I am in no way a HDR expert, not even a photography expert. But I have had some very useful discoveries and lessons help me create some great photos and I thought I would share some:)
1, Multiple exposures.
This one sounds very obvious of course. But you can create a HDR photo from 2 exposures up to an almost unlimited amount of exposures. In my experience I get much smoother and less noisy pictures when I use a wider range of exposures.
2. Fake HDR
Sometimes it's very hard to shoot a wide range of exposures and create a good looking hdr photo, for example when you have objects or people moving. "Fake" HDR images can look almost as good as real HDR photography to the naked eye. It can never create information in the photo that isn't there originally though and there will be a loss of detail and a gain of noise. This works best for photos you won't need to print too large. If you use photomatix you won't even need to create "fake" exposures and can make your photo into a 24 bit tiff file and it's ready to go. For any other HDR software you can create as many exposures as you like by using curves or levels in photoshop.
3. Noise reduction.
There's no denying that HDR photography comes at a price. At high resolutions the noise can be way too overbearing and you will most likely make it much more attractive looking by running it through a noise program/plugin. Photoshop has this built in but it's not even close to being the best noise reduction treatment available. If you are shooting/creating a lot of HDR photography you should invest in a high quality plugin just for noise reduction. I use Noise Ninja but I have also had very good experience with Noiseware, it's all a matter of taste.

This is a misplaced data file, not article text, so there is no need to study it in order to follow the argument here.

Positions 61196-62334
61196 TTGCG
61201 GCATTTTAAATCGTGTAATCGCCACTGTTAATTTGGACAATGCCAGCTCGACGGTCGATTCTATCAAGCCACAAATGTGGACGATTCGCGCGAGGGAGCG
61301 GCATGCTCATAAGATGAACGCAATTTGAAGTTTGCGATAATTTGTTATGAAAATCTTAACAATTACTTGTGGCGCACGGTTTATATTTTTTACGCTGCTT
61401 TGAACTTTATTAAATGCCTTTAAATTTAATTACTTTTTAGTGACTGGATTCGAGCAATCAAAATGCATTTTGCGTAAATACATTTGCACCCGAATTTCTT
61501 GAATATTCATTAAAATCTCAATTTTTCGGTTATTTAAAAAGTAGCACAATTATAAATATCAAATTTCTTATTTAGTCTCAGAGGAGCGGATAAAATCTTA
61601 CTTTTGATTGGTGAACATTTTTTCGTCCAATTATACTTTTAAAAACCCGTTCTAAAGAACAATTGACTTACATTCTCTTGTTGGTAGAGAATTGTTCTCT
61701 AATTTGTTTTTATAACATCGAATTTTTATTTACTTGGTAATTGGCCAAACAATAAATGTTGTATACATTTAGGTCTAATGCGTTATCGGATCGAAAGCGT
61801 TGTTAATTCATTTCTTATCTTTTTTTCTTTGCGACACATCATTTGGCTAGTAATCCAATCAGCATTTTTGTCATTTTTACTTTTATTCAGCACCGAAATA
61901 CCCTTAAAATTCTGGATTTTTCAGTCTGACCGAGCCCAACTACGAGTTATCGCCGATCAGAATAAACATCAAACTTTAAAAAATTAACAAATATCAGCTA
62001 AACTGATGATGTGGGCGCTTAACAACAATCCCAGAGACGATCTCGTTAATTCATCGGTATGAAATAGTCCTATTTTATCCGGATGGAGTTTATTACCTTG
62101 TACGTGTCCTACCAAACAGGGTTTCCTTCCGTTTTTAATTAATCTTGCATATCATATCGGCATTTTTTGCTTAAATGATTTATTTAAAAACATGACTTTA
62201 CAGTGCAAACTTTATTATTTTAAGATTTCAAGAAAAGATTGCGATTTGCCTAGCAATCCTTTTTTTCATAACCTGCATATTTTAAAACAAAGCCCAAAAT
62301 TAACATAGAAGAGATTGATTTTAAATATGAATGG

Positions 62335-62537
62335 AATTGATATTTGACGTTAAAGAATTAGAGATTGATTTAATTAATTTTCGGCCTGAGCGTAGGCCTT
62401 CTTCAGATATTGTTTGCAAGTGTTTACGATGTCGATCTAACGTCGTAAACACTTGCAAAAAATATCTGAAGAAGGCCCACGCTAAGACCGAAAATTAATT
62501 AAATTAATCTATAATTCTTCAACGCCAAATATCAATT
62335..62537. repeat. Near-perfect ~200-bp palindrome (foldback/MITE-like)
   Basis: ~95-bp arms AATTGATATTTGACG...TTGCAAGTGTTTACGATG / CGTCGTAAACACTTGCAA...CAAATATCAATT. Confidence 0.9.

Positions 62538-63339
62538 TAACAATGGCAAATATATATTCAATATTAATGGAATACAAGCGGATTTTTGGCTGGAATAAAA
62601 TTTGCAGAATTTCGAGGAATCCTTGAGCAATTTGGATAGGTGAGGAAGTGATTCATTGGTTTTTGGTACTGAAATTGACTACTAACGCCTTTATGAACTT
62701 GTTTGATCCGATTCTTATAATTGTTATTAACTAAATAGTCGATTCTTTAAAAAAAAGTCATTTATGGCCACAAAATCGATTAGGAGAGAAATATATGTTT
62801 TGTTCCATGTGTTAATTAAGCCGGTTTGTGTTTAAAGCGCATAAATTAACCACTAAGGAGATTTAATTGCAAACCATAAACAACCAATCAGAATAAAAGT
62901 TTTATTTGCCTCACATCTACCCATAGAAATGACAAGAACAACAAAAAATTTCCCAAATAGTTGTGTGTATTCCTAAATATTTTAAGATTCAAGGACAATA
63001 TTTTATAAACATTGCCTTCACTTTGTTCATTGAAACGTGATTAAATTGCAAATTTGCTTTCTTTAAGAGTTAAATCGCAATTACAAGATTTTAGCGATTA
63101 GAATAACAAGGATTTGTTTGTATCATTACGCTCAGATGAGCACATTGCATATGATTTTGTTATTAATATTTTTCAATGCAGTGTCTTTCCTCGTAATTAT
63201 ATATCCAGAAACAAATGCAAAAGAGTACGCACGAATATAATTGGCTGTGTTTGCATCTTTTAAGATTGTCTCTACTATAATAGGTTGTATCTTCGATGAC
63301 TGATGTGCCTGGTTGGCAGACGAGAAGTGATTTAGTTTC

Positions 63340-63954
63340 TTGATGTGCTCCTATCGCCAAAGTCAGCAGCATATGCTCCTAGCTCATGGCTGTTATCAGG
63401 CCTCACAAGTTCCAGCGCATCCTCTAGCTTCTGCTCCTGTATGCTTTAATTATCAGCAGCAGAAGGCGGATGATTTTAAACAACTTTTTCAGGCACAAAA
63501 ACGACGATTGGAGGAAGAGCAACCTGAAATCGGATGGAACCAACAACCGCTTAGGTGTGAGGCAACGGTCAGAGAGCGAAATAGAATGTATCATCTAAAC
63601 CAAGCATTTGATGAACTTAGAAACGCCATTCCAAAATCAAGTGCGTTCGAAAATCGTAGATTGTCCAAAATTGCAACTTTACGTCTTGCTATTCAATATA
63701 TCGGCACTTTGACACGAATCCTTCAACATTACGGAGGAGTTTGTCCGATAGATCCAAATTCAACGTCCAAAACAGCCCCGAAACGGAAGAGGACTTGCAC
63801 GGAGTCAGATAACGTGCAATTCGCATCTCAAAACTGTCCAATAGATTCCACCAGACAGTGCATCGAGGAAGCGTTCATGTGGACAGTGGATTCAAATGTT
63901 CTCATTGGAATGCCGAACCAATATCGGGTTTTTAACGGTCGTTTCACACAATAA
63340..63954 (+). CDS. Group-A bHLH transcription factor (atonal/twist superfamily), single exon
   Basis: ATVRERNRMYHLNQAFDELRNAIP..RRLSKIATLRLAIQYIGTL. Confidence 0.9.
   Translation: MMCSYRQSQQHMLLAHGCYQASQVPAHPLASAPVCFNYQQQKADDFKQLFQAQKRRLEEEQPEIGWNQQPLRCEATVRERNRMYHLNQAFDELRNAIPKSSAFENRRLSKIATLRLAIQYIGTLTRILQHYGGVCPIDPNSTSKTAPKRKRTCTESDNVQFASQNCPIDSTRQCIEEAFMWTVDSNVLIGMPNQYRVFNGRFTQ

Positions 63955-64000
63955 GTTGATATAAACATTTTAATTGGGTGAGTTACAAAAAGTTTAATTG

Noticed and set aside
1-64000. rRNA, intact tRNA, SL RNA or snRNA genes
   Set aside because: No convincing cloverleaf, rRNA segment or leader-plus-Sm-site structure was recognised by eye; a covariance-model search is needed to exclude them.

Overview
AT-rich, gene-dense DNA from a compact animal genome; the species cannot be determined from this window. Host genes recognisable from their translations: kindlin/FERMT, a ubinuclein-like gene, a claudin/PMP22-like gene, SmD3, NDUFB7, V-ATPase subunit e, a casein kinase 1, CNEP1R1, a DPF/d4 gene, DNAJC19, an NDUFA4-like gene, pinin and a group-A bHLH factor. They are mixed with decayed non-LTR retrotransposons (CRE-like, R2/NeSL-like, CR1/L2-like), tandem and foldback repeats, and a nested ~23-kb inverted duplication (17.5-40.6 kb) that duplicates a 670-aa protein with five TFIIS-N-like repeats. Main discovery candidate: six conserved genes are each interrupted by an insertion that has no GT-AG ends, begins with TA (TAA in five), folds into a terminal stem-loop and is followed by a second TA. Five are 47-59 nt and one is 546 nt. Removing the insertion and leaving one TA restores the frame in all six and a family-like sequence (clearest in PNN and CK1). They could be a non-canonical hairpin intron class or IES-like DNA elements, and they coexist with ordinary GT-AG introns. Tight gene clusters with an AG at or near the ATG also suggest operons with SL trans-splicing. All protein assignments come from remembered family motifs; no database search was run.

4. Smudge rough areas.
Now this is something that takes a little practice and has to be done in a very very subtle way. By using the smudge tools on areas with too much noise or destroyed pixels you can get a very smooth surface. With a little training you can get a very natural result. I always double my layer and lower the opacity on both the layer and the soft brush I will be using. By doing this you're saving some pixels/surface layer that will be unmovable and therefor also undestroyable.
5. Add contrast
HDR photos straight out from the HDR software often look a little flat and gray. They lack contrast and many times appear too light and artificial. Use levels for complete control of your shadows, midtones and highlights. I often leave the midtones alone and simply add change to the shadows and highlights. I use this is a subtle way but sometimes I go a bit further for a more grungy and moody look.
6. Add back parts of your original picture.
Put your HDR photo on top of your original photograph (the one that reflects the actual scene is the most realistic way) and then lower your opacity. Just adding back a little of the original picture can make a huge difference. If you add back a lot you will get very natural looking HDR photography and this can be all that's needed sometimes. It will open up your shadows and even out your lights and create harmony.